Elvis drove the golf cart, and Madonna sat shotgun. In the back seat, two showgirls smiled widely, decked out in black feathers and lots of sparkles. Behind them, Dolly Parton teetered under the weight of her breasts. Britney strode in spandex and pre-nervous breakdown blonde locks. Garth Brooks strummed his guitar. The odd Vegas family that makes up Legends in Concert poured out of the Imperial Palace and onto the Strip sidewalk, waving like dignitaries as they headed north to their new home at Harrah’s.
“Don’t forget where you came from,” shouted an Imperial Palace dealer to Diana Ross, clad in an iridescent silver sheath.
After 26 years in the Imperial Palace showroom, live tribute act Legends in Concert has moved house, heading a minute or so down the Strip to sister property Harrah’s.
“They’ve had 13,000 shows, and seven million people over that period of time have seen the show,” said Harrah’s President Don Marrandino. “The Imperial Palace is now part of Harrah’s, and we had an opening in our theater. We thought, ‘Wow. We could get a brand new sound system and set and kind of freshen the show up.’”
The Strip-side parade kicked off the show’s first night in its new digs, and served as a coming-out party for Legends at Harrah’s. Crowds lined the sidewalk, waving to and snapping pictures of Whitney Houston, Elton John and Bette Midler, with all the feverish enthusiasm of actual groupies.
“We’re just excited about the move,” said Elvis impersonator and golf cart driver Matt Lewis, dressed in black leather pants and a matching leather jacket, which revealed a patch of chest and possibly provided some ventilation on the warm afternoon. “Harrah’s has allowed us to really give the show an upgrade, to give it a makeover. We get a brand-new stage. We’ve incorporated more multimedia.”
- Legends in Concert
- 7:30 p.m., $49.95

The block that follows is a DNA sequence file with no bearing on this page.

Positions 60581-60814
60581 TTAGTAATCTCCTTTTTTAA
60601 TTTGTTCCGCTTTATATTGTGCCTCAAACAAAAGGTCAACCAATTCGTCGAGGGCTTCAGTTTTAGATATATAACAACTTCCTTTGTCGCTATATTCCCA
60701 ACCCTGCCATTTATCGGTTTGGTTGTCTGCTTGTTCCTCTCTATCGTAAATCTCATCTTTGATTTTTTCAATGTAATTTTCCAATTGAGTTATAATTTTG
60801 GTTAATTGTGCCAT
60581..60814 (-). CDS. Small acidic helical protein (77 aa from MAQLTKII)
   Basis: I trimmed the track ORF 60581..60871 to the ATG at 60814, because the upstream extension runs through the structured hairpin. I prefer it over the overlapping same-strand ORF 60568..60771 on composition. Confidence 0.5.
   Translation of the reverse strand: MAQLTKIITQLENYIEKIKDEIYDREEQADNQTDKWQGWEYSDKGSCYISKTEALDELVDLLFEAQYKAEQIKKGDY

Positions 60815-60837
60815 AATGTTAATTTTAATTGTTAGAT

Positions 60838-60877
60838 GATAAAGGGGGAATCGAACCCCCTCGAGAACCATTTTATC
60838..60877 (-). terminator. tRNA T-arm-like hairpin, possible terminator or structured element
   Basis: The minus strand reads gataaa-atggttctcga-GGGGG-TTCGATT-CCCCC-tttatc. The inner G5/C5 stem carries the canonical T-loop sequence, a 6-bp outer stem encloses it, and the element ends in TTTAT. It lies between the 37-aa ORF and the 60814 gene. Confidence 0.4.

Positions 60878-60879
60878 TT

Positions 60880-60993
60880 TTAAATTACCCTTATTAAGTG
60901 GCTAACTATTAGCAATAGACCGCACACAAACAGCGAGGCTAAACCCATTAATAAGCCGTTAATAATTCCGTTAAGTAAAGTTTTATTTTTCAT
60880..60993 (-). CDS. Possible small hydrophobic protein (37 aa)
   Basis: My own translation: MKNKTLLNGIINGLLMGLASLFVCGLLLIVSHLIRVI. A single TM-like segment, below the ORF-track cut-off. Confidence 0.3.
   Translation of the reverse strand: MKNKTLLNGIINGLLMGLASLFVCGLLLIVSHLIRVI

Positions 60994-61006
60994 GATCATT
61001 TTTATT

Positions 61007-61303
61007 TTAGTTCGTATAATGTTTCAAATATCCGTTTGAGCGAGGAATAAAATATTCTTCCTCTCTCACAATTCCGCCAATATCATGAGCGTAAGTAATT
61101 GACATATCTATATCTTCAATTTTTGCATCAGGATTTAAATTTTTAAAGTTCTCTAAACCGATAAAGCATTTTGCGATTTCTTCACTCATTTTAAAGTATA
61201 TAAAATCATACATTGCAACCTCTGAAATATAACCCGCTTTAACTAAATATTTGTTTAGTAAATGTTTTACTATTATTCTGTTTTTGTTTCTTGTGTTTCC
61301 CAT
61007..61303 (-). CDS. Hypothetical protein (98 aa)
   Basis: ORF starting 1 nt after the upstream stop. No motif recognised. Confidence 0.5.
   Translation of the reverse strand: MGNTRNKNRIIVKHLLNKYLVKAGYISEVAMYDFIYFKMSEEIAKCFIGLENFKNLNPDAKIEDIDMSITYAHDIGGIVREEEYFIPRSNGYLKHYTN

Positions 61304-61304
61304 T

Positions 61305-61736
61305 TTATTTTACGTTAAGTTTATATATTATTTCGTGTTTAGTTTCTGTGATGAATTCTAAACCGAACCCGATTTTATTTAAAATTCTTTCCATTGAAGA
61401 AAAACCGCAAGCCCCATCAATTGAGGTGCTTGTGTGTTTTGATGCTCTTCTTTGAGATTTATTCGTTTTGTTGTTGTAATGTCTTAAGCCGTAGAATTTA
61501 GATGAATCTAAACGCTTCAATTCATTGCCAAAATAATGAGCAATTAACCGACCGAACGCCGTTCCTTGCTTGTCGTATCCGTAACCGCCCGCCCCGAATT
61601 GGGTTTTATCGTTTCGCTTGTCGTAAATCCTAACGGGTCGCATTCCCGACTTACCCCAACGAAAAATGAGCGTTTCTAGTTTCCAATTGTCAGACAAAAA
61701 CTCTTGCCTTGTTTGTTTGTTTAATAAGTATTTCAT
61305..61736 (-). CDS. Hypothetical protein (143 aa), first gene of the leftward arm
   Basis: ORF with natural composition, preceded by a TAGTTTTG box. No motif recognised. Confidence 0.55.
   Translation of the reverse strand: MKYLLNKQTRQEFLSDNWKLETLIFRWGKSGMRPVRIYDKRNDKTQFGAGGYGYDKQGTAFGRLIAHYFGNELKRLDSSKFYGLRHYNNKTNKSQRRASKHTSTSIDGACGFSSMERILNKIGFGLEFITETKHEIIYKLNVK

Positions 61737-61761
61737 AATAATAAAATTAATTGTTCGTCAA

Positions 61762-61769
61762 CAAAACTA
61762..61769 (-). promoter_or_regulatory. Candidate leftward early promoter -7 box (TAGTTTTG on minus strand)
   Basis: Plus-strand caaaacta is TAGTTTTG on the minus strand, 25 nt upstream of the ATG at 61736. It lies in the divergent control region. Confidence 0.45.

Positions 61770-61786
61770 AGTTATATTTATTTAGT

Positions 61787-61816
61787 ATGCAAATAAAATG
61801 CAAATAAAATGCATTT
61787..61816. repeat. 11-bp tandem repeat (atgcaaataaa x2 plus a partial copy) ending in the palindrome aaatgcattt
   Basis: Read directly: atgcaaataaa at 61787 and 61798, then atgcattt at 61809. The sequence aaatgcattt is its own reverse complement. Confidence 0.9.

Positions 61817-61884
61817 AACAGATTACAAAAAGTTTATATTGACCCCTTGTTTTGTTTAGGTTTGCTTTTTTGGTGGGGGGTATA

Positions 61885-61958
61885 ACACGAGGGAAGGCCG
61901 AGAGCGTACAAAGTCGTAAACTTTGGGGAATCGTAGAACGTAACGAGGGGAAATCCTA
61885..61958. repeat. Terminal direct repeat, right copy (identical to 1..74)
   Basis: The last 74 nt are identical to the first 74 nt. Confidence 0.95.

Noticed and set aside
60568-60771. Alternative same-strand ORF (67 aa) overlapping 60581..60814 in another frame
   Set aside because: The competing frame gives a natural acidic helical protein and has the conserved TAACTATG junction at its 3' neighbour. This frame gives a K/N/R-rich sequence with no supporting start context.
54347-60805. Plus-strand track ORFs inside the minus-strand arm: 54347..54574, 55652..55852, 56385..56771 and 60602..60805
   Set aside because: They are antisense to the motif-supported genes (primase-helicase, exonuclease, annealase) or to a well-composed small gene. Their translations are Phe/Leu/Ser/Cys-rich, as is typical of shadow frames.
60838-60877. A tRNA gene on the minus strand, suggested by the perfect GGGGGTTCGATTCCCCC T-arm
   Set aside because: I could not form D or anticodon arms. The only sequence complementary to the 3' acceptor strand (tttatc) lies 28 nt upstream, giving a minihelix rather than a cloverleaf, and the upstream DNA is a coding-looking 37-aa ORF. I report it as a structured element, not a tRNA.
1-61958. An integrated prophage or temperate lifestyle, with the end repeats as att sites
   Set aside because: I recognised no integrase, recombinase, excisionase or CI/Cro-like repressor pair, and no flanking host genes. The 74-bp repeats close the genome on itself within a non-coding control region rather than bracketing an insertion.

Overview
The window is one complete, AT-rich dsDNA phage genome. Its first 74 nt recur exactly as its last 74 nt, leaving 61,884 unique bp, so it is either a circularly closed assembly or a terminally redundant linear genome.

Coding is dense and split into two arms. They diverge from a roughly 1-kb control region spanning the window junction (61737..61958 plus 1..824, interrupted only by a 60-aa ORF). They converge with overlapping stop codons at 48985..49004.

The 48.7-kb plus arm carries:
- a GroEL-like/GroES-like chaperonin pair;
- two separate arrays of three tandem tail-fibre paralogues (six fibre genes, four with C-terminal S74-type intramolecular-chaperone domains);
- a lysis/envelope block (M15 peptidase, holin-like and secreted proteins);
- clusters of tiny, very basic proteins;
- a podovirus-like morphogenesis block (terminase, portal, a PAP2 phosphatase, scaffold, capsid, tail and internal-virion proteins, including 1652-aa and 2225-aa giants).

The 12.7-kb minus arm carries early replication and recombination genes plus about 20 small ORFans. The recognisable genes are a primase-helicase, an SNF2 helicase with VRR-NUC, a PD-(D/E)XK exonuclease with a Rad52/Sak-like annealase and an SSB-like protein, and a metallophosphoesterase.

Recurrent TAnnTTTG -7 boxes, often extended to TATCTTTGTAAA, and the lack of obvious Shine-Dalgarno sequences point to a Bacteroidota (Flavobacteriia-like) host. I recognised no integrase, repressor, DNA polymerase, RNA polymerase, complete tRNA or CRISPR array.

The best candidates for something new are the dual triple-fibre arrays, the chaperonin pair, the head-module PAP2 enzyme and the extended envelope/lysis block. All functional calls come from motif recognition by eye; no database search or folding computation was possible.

But while the show has moved less than a block away, leaving the Imperial Palace was hard for some of the performers.
“It was really kind of nostalgic, the ride over,” said Lewis. “We left the Imperial Palace and waved goodbye to all of our friends and family. Madonna said she was about ready to cry. … We’ve called (the Imperial Palace) home for so long.”
“It was kind of emotional, the whole change from one place to another,” acknowledged Coty Alexander, who plays Madonna for Legends. “It was sad; I’ve been there for two years, and I’ve got a lot of friends over there.”
Clearly, the dealer has nothing to worry about – the cast of the tribute show isn’t about to forget their Palace roots. But with Legends’ first Harrah’s show coming just hours after the parade’s 4 p.m. arrival at the casino, the performers were also looking to the show’s future and counting on the enduring appeal that has carried it through two and a half decades.
“Audiences like to be fooled. They like to play the game,” said Jay Leno impersonator Marcel Forestieri, who acts as the host of Legends in Concert. “They like to get caught up and say, ‘Oh! We just saw Elvis or we just saw Madonna.’”
“People come to the show and they want to see Elvis,” Lewis said. “Elvis doesn’t go away. That’s good for me.”
Post-parade Lewis had another blessing to count.
“I didn’t kill anybody. That would’ve been a really bad headline: ‘Elvis takes out five people in the parade.’”